Einstein And Tagore.

This was sent to me by a cousin who thinks that it will be “uplifting” for me. I have verified that this conversation took place in reality as there are any number of references to it in the web. Enjoy!

Albert Einstein in Conversation with
Rabindranath Tagore.
Rabindranath Tagore visited Einstein’s house in Caputh, near Berlin, on July 14, 1930. The discussion between the two great men was recorded, and was subsequently published in the January, 1931 issue of Modern Review.

TAGORE: You have been busy, hunting down with mathematics,
the two ancient entities, time and space, while I have been
lecturing in this country on the eternal world of man, the universe
of reality.
EINSTEIN: Do you believe in the divine isolated from the world?
TAGORE: Not isolated. The infinite personality of man comprehends
the universe. There cannot be anything that cannot
be subsumed by the human personality, and this proves that the
truth of the universe is human truth.
EINSTEIN: There are two different conceptions about the nature
of the universe — the world as a unity dependent on humanity,
and the world as reality independent of the human factor.
TAGORE: When our universe is in harmony with man, the eternal,
we know it as truth, we feel it as beauty.
EINSTEIN: This is a purely human conception of the universe.
TAGORE: The world is a human world — the scientific view
of it is also that of the scientific man. Therefore, the world
apart from us does not exist; it is a relative world, depending
for its reality upon our consciousness. There is some standard
of reason and enjoyment which gives it truth, the standard of
the eternal man whose experiences are made possible through
our experiences.
EINSTEIN: This is a realization of the human entity.
TAGORE: Yes, one eternal entity. We have to realize it through
our emotions and activities. We realize the supreme man, who
has no individual limitations, through our limitations.
Science is concerned with that which is not confined to individuals;
it is the impersonal human world of truths. Religion realizes
these truths and links them up with our deeper needs. Our individual
consciousness of truth gains universal significance. Religion
applies values to truth, and we know truth as good through
own harmony with it.
EINSTEIN: Truth, then, or beauty, is not independent of man?
TAGORE: No, I do not say so.
EINSTEIN: If there were no human beings any more, the Apollo
Belvedere no longer would be beautiful?
EINSTEIN: I agree with this conception of beauty, but not with
regard to truth.
TAGORE: Why not? Truth is realized through men.
EINSTEIN: I cannot prove my conception is right, but that is
my religion.
TAGORE: Beauty is in the ideal of perfect harmony, which is
in the universal being; truth is the perfect comprehension of
the universal mind. We individuals approach it through our
own mistakes and blunders, through our accumulated experience,
through our illumined consciousness. How otherwise can
we know truth?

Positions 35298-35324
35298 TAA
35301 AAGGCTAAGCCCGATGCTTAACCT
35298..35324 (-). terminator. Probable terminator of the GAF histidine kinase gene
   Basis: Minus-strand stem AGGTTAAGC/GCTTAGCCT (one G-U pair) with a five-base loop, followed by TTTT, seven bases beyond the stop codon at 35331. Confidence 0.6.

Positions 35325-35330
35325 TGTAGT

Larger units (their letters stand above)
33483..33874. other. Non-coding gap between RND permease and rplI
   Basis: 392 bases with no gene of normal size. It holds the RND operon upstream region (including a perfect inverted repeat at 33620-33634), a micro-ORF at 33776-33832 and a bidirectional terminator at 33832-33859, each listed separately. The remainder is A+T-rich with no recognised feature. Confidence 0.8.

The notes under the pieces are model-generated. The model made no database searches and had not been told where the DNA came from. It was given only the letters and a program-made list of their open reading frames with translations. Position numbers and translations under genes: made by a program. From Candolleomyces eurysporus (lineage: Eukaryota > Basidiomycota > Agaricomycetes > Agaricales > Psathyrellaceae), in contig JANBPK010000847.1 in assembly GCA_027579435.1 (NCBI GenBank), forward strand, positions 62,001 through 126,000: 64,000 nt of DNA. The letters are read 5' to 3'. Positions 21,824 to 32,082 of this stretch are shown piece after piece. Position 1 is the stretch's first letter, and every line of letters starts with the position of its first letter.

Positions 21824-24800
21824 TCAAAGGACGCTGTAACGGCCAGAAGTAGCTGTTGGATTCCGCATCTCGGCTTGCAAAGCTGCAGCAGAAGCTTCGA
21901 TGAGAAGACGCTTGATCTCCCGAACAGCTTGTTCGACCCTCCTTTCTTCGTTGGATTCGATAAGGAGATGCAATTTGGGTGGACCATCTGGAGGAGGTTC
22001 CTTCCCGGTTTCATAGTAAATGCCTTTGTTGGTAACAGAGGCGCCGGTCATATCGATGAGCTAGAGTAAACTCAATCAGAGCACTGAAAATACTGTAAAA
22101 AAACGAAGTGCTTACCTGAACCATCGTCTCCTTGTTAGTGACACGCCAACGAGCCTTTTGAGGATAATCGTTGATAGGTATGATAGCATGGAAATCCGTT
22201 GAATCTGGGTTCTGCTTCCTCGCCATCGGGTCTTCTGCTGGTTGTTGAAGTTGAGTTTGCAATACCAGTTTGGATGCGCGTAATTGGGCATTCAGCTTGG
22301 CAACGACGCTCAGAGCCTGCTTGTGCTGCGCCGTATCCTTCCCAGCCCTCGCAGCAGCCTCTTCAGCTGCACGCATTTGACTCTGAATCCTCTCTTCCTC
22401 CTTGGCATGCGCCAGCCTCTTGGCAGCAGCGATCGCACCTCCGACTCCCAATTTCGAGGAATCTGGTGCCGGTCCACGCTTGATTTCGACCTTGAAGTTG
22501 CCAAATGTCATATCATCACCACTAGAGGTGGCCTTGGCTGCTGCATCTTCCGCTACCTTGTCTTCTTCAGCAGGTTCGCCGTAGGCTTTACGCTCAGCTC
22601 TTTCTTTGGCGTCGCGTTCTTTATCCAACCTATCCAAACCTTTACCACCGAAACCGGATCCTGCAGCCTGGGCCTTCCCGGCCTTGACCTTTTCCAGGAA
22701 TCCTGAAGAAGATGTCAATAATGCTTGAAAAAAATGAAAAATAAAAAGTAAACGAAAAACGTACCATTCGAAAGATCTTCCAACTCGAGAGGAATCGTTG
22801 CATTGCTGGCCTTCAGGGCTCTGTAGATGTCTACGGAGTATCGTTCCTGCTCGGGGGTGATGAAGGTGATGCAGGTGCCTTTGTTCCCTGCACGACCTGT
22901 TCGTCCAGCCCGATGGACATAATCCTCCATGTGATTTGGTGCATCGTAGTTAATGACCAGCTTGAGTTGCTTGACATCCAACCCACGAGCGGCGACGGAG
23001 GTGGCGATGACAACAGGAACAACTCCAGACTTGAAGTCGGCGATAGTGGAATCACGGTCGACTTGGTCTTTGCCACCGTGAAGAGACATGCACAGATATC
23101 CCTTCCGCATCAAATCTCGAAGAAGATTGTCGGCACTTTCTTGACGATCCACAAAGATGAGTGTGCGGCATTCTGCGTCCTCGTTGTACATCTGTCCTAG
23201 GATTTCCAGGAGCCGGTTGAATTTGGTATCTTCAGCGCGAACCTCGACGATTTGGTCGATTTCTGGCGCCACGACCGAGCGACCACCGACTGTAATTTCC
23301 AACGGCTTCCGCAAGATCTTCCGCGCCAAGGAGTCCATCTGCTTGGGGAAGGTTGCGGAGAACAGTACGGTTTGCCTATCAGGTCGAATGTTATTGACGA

EINSTEIN: I cannot prove, but I believe in the Pythagorean
argument, that the truth is independent of human beings. It is
the problem of the logic of continuity.
TAGORE : Truth, which is one with the universal being, must
be essentially human; otherwise, whatever we individuals realize
as true, never can be called truth. At least, the truth which is
described as scientific and which only can be reached through
the process of logic—in other words, by an organ of thought
which is human. According to the Indian philosophy there is
Brahman, the absolute truth, which cannot be conceived by the
isolation of the individual mind or described by words, but can
be realized only by merging the individual in its infinity. But
such a truth cannot belong to science. The nature of truth which
we are discussing is an appearance; that is to say, what appears
to be true to the human mind, and therefore is human, and may
be called maya, or illusion.
EINSTEIN: It is no illusion of the individual, but of the species.
TAGORE: The species also belongs to a unity, to humanity.
Therefore the entire human mind realizes truth; the Indian and
the European mind meet in a common realization.
EINSTEIN: The word species is used in German for all human
beings; as a matter of fact, even the apes and the frogs would
belong to it. The problem is whether truth is independent of
our consciousness.
TAGORE: What we call truth lies in the rational harmony between
the subjective and objective aspects of reality, both of
which belong to the superpersonal man.
EINSTEIN: We do things with our mind, even in our everyday
life, for which we are not responsible. The mind acknowledges
realities outside of it, independent of it. For instance, nobody
may be in this house, yet that table remains where it is.
TAGORE: Yes, it remains outside the individual mind, but not
the universal mind. The table is that which is perceptible by
some kind of consciousness we possess.
EINSTEIN: If nobody were in the house the table would exist all
the same, but this is already illegitimate from your point of view,
because we cannot explain what it means, that the table is there,
independently of us. Our natural point of view in regard to the
existence of truth apart from humanity cannot be explained or
proved, but it is a belief which nobody can lack—not even primitive
beings. We attribute to truth a superhuman objectivity. It
is indispensable for us—this reality which is independent of our
existence and our experience and our mind—though we cannot
say what it means.
TAGORE: In any case, if there be any truth absolutely unrelated
to humanity, then for us it is absolutely non-existing.
EINSTEIN: Then I am more religious than you are!
TAGORE: My religion is in the reconciliation of the superpersonal
man, the universal spirit, in my own individual being.

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